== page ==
French Press Coffee or Drip Coffee?
French Press vs Drip… which coffee-making method should you use?
Do you press and plunge, or do you let it drip drip drip? When it comes to coffee, which is best: French Press or Drip Coffee?
There’s only one way to find out! No, Harry Hill, it’s not to fight for it (not this time)…
Let’s put the French Press and Drip methods head-to-head and find the best coffee for you!
What is French Press Coffee?
The French Press is an immersion coffee brewer. What does this mean? Immersion-style brewers involve steeping (immersing) your coffee grounds and hot water together for a certain amount of time. Then, you separate the grounds from the coffee and enjoy a full-bodied brew that’s lovely and rich and bursting with flavour.
French Presses have lots of names. Because, well, why not? Cafetiere is another common name, but you might also hear them called a press pot, a coffee plunger or a cafetière à piston. Take your pick!
Is the French Press actually French? Goodness knows. Things start off nice and simple in France, with two Frenchmen designing an early French press model in the 1800s. But then it gets knottier because the first patent of an early French press-esque model came from the Italians Attilio Calimani and Giulio Moneta in 1929. Then, we find Faliero Bondanini (Swiss this time) honing the classic plunger design in the 50s. So, yes, the French Press is French… ish.
The history leaves us discombobulated, but don’t fret – the French Press is easy to use! Keep reading to find out more…
What is Drip Coffee?
But let’s be fair, now, and give drip coffee its airtime. Because drip, drip, drip coffee deserves it!
The idea of drip coffee is simple: you brew coffee by pouring hot water over ground coffee and a filter. This is different from immersion brewing, which leaves the coffee and water immersing together before plunging to separate.
We can make drip coffee manually or with an electric drip machine. Generally, when coffee fans chat about ‘drip coffee’, they are referring to the electric style. We tend to say ‘pour over’ or ‘filter’ if we wanna describe drip coffee brewed by hand. The V60 and Chemex are two of the most popular ways of doing this.
Electric drip coffee makers were invented in 1954 and became a big thing in the US in the 70s – Americans couldn’t get enough of their ease and convenience! Offices and coffee shops also like them, as they make multiple cups at once and can be good at keeping brewed coffee hot.
Fancy learning more about coffee-making methods? Then grab yourself a FREE Brew Guide Handbook. Jam-packed with handy tips and step-by-step instructions, it’s your go-to guide for making coffee at home. Simply click the link and we’ll pop one in the post!
Drip Coffee Maker vs French Press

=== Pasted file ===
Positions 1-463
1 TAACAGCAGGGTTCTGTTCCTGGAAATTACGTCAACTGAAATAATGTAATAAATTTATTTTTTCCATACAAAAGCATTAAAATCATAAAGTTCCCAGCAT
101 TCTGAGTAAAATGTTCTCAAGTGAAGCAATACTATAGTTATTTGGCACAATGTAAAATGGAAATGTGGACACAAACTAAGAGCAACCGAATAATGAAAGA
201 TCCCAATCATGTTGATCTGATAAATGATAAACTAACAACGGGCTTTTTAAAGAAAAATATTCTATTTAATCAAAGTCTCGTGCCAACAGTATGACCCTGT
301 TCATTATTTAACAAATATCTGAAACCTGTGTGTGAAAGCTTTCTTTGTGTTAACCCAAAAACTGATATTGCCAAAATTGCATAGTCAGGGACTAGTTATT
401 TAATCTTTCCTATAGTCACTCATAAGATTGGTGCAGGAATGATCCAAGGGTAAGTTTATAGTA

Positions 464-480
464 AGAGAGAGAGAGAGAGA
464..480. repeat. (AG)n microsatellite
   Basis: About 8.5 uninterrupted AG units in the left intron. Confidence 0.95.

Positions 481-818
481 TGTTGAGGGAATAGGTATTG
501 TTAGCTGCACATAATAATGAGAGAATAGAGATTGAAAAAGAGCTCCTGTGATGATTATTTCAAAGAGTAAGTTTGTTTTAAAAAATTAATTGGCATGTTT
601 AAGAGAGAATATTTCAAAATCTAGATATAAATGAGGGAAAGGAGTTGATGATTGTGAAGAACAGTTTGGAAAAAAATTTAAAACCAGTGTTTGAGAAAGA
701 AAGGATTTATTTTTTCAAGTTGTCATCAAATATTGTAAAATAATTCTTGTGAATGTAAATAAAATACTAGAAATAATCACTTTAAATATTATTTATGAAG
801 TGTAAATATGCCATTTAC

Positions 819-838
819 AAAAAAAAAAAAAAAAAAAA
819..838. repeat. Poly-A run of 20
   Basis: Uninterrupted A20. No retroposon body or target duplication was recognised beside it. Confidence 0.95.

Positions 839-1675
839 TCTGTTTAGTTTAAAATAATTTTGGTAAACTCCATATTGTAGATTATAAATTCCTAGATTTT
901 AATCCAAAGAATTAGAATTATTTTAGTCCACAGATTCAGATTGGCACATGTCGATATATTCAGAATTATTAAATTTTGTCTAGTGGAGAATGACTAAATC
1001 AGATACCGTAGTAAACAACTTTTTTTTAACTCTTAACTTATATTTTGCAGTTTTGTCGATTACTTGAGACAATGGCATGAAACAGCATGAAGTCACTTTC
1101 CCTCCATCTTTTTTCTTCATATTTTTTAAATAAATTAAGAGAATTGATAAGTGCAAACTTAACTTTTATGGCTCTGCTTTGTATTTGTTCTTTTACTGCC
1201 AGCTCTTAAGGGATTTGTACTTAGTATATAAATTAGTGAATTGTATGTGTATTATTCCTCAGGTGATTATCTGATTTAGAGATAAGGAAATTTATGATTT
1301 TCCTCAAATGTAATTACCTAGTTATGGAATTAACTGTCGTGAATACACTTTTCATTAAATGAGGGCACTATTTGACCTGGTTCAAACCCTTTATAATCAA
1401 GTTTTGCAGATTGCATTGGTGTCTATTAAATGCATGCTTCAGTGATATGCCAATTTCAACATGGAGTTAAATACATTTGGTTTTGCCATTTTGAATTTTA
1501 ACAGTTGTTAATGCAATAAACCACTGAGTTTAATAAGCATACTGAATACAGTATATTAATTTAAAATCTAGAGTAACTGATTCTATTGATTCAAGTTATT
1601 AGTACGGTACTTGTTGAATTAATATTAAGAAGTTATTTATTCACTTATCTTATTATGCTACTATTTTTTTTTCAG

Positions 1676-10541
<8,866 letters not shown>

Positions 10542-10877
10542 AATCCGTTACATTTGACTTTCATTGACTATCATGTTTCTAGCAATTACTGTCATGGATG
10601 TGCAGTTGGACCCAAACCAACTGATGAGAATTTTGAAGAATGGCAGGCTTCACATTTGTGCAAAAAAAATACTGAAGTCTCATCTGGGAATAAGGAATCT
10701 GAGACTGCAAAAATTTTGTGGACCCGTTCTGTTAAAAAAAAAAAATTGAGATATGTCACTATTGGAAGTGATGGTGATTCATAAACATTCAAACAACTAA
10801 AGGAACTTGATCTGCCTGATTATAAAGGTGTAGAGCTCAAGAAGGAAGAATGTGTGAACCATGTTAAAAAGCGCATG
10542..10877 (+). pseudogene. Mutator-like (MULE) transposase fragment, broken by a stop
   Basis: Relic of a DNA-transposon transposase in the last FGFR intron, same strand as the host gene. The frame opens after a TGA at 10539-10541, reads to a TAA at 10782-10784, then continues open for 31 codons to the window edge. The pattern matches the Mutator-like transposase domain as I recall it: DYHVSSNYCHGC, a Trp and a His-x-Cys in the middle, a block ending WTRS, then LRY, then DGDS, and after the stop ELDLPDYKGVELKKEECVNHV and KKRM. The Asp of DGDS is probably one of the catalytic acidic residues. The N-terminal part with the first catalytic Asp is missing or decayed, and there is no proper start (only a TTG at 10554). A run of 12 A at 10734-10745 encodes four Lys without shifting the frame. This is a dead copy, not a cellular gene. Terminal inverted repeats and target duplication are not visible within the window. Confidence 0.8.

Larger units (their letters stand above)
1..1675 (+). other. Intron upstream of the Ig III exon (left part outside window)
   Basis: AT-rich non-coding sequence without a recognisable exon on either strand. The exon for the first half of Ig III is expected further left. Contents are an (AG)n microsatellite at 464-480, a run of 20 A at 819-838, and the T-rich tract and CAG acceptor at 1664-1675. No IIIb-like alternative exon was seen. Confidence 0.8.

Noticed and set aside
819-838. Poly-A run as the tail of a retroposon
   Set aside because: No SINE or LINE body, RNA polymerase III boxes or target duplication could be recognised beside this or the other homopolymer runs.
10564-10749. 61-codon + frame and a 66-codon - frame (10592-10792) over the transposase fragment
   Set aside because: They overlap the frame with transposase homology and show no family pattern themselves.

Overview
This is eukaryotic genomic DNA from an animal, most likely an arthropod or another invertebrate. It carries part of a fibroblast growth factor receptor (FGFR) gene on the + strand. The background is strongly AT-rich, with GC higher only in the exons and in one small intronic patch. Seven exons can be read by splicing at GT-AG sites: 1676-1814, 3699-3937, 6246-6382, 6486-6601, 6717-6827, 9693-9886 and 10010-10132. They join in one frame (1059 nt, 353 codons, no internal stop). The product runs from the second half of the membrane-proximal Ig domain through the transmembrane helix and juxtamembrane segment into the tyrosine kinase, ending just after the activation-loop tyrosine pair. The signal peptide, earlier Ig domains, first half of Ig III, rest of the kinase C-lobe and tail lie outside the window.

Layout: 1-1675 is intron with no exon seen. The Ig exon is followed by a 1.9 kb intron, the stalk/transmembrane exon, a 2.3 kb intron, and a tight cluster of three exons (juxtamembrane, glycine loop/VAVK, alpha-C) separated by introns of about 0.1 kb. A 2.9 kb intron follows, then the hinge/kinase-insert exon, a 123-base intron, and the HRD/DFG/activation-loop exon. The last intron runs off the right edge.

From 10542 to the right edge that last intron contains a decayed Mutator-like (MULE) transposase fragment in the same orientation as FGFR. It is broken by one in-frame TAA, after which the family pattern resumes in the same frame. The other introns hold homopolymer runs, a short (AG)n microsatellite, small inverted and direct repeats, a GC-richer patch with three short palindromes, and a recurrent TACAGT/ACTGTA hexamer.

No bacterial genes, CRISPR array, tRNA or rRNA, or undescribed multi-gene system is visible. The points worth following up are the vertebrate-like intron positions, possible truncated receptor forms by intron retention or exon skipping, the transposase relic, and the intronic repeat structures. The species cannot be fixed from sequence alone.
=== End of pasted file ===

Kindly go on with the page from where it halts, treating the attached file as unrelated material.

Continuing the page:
Enough of the intro stuff. Let’s take a closer look!
So, here it is, the good, the bad, and the beautiful (no ugliness here) of French Press Coffee and Drip Coffee…
– Taste –
French Presses are ideal if you like coffee with SASS. The immersion method gives a full flavour and bumper boldness. People, this is coffee with attitude!
We have the plunger’s holey mesh to thank for all this flavour. The gaps in the mesh allow some of the natural coffee oils to pass into your cup when you plunge, resulting in a thicker and more robust coffee.
And it gets better. Because you also have lots of control over this awesome flavour. You control the coffee amount, brew time and water temperature with French Press coffee – simply tweak these variables to create the coffee you’ve been dreaming about…
Prefer coffee that’s a little lighter? That’s bright and complex and fabulously clean-tasting? Then your destiny might be drip shaped!
The filter paper in your drip device creates a lighter-textured coffee by trapping most of the coffee oil and sediment. Some find this a tad too light and, well, drippy, but others adore it’s crystal-clear delicacy!
You will get the best flavour from manual drip methods like the Chemex and V60. In fact, these awesome devices are so good that speciality coffee shops use them to make their coffees!
Electric drippers are uber easy but can cut corners when it comes to taste. They struggle to keep the temperature of the drip consistent (195°F to 205°F/90°C to 96°C is ideal) and have a nasty habit of sploshing water up the sides of the carafe as they brew. Both can lead to uneven extraction. Owww…
– Ease of Use –
Looking for nice, well-behaved coffee that runs like clockwork? That gives a bangin’ brew again and again and AGAIN? Yeeeeeeas?
Then the French Press is your answer.
French Presses are great if you’re looking to migrate from shop-bought coffees to delicious home brewing. The immersion method gives a consistent extraction which tends to taste the same day after day (as long as you don’t alter the brew time too much). It can take a bit of experimenting to get the brew time right, but once you’ve got it, oh my, you’ve got it.
To brew, simply place the coffee grounds in the base of your warmed-up cafetiere and top it up with recently boiled water. Place the lid and plunger on and wait for a couple of minutes. Give it a stir, then wait for two more minutes. Now for everyone’s favourite part – plunging! Press the plunger down slowly and give it a couple more minutes to steep.